In conclusion, the accuracy of US diagnosis in experienced hands was high and could increase the diagnostic confidence in patients with suspected intussusceptions. Thickened bowel wall in other gastrointestinal conditions could produce US features of intussusceptions. Therefore, a high index of suspicion is recommended. If still in doubt after US diagnosis, we recommend a contrast enema, which can be continued into non-operative management. However, in the tropical developing countries, operative treatment may sometimes be expedient in averting grave consequences of the condition, which could be occasioned by poverty or non-availability of the required non-operative modality of treatment.

 
   References Top

1.Fallat ME. Intussusception. In: Ashcraft KW, editor. Pediatric Surgery. 3 rd ed. W.B. Saunders Company Philadelphia, Pennsylvania; 2000. p. 518-26.  Back to cited text no. 1
    
2.Young DG. Intussusception. in: O'Neil JA Jr, Rowe MI, Grosfeld JL, Fonkalsrud EW, Coran AG, editors. Pediatric Surgery. 5 th ed. Mosby, New York, USA. 1998. p. 1185-98.  Back to cited text no. 2
    
3.Dennison WM. Acute intussusception in infancy and childhood. Glasgow Med J 1948;29:71-80.  Back to cited text no. 3
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7.Ugwu BT, Legbo JN, Dakum NK, Yiltok SJ, Mbah N, Uba FA. Childhood intussusception: A 9-year review. Ann Trop Paediatr 2000;20:131-5.  Back to cited text no. 7
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8.Baracchini A, Chiaravalloti G, Quinti S, Rossi A, Favili T, Ughi C, et al. Intestinal intussusception in children. Minerva Pediatr 1995;47:215-9.  Back to cited text no. 8
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10.Shanbhogue RL, Hussain SM, Meradji M, Robben SG, Vernooij JE, Molenaar JC. Ultrasonography is accurate enough for the diagnosis of intussusception. J Pediatr Surg 1994;29:324-8  Back to cited text no. 10
    
11.John SD. The value of ultrasound in children with suspected intussusception. Emerg Radiol 1998;5:297-305.  Back to cited text no. 11
    
12.Adejuyigbe O, Jeje EA, Owa JA. Childhood intussusception in Ile-Ife, Nigeria. Ann Trop Paediatr 1991;11:123-7.  Back to cited text no. 12
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13.Archibong AE, Usoro IN, Ikpi E, Inyang A. Paediatric intussusception in Calabar, Nigeria. East Afr Med J 2001;78:19-21.  Back to cited text no. 13
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14.Carneiro PM, Kisusi DM. Intussusception in children seen at Muhimbili National Hospital, Dar es Salaam. East Afr Med J 2004;81:439-42.  Back to cited text no. 14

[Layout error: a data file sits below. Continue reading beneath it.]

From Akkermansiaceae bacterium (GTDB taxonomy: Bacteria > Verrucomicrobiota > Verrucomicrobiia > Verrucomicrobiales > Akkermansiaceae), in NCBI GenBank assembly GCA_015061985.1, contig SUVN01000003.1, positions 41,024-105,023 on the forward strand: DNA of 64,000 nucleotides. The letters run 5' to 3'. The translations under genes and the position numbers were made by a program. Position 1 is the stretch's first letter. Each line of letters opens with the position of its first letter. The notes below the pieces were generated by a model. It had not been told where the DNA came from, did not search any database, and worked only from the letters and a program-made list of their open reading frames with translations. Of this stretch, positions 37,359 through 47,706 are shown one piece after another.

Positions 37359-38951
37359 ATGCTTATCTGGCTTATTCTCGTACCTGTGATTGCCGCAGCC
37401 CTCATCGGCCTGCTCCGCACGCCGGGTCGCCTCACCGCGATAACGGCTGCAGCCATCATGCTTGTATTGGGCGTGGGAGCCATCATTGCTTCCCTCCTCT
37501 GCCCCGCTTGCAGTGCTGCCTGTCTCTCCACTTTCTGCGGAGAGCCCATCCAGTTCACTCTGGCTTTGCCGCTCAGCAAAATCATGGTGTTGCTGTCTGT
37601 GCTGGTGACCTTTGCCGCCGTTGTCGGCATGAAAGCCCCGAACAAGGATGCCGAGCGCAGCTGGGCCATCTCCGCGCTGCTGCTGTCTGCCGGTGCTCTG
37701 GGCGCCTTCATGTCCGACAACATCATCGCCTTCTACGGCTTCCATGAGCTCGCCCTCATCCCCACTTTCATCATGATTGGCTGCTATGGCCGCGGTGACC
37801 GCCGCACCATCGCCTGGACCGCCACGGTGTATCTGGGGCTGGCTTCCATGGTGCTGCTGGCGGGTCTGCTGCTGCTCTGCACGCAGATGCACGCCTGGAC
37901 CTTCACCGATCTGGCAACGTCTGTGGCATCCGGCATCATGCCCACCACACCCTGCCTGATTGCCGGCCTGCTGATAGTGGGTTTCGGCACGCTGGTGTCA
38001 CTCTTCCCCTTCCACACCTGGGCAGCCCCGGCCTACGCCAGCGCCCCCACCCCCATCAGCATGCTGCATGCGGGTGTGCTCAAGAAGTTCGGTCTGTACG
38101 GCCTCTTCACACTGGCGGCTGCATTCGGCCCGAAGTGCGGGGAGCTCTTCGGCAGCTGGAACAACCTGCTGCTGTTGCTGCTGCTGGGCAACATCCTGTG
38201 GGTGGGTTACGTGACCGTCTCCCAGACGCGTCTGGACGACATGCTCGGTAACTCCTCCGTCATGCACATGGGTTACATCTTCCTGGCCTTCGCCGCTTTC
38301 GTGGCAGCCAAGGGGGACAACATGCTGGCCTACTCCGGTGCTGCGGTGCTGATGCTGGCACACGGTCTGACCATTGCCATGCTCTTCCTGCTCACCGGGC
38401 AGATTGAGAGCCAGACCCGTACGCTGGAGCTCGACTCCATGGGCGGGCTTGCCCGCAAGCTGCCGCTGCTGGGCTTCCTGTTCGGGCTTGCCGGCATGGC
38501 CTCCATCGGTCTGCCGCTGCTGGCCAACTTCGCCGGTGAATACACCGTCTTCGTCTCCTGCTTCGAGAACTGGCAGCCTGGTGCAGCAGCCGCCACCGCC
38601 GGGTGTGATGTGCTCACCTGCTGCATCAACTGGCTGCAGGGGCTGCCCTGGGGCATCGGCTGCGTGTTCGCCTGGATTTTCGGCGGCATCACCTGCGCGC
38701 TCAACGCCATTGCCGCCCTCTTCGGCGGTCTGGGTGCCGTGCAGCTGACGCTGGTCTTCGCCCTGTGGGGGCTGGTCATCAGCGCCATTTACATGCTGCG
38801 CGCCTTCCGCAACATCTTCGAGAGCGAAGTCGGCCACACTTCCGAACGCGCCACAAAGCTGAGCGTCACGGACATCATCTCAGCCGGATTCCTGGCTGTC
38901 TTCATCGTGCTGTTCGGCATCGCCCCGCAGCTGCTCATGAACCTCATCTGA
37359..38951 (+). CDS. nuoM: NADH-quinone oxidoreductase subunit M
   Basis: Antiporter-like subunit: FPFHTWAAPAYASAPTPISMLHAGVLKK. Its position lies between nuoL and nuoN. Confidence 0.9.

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15.Boudville IC, Phua KB, Quak SH, Lee BW, Han HH, Verstraeten T, et al. The epidemiology of paediatric intussusception in Singapore: 1997 to 2004. Ann Acad Med Singapore 2006;35:674-9.  Back to cited text no. 15
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16.Joly BM, Thomas HO. Non-infantile idiopathic intussusception in Western Nigeria; with a report of 33 cases. West Afr Med J 1954;3:3-16.  Back to cited text no. 16
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17.Elebute EA, Adesola AO. Intussusception in western Nigeria. Br J Surg 1964;51:440-4.  Back to cited text no. 17
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18.Pracros JP, Tran-Minh VA, Morin de Finfe CH, Deffrenne-Pracros P, Louis D, Basset T. Acute intestinal intussusception in children. Contribution of ultrasonography (145 cases). Ann Radiol (Paris) 1987;30:525-30.  Back to cited text no. 18
    
19.Verschelden P, Filiatrault D, Garel L, Grignon A, Perreault G, Boisvert J, et al. Intussusception in children: Reliability of US in diagnosis - A prospective study. Radiology 1992;184:741-4.  Back to cited text no. 19
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20.Bhisitkul DM, Listernick R, Shkolnik A, Donaldson JS, Henricks BD, Feinstein KA, et al. Clinical application of ultrasonography in the diagnosis of intussusception. J Pediatr 1992;121:182-6.  Back to cited text no. 20
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21.Eshed I, Gorenstein A, Serour F, Witzling M. Intussusception in children: Can we rely on screening sonography performed by junior residents? Pediatr Radiol 2004;34:134-7.  Back to cited text no. 21
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22.Cina M, Rahim F, Davudi M. The accuracy of ultrasonography technique in detection of the intussusception. J Appl Sci 2009;9:3922-6.  Back to cited text no. 22
    
23.Girdany BR, Bass LW, Sieber WK. Roentgenologic aspects of hydrostatic reduction of ileocolic intussusception. Am J Roentgenol Radium Ther Nucl Med 1959;82:455-61.  Back to cited text no. 23
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24.Saxton V, Katz M, Phelan E, Beasley SW. Intussusception: A repeat delayed gas enema increases the nonoperative reduction rate. J Pediatr Surg 1994;29:588-9.  Back to cited text no. 24
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25.Kong FT, Liu WY, Tang YM, Zhong L, Wang XJ, Yang G, et al. Intussusception in infants younger than 3 months: A single center's experience. World J Pediatr 2010;6:55-9.  Back to cited text no. 25
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26.Uddin W, Kella N, Ahmed J, Mehmood T. An audit of non-idiopathic intussusceptions in children. J Liaquat Univ Med Health Sci 2010;9:134-7.  Back to cited text no. 26
    

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Correspondence Address:
Usang E Usang
Department of Surgery, General Post Office Box 195, Calabar Road, Calabar, Cross River State
Nigeria
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Source of Support: None, Conflict of Interest: None


DOI: 10.4103/0189-6725.115029

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    Tables

  [Table 1], [Table 2], [Table 3]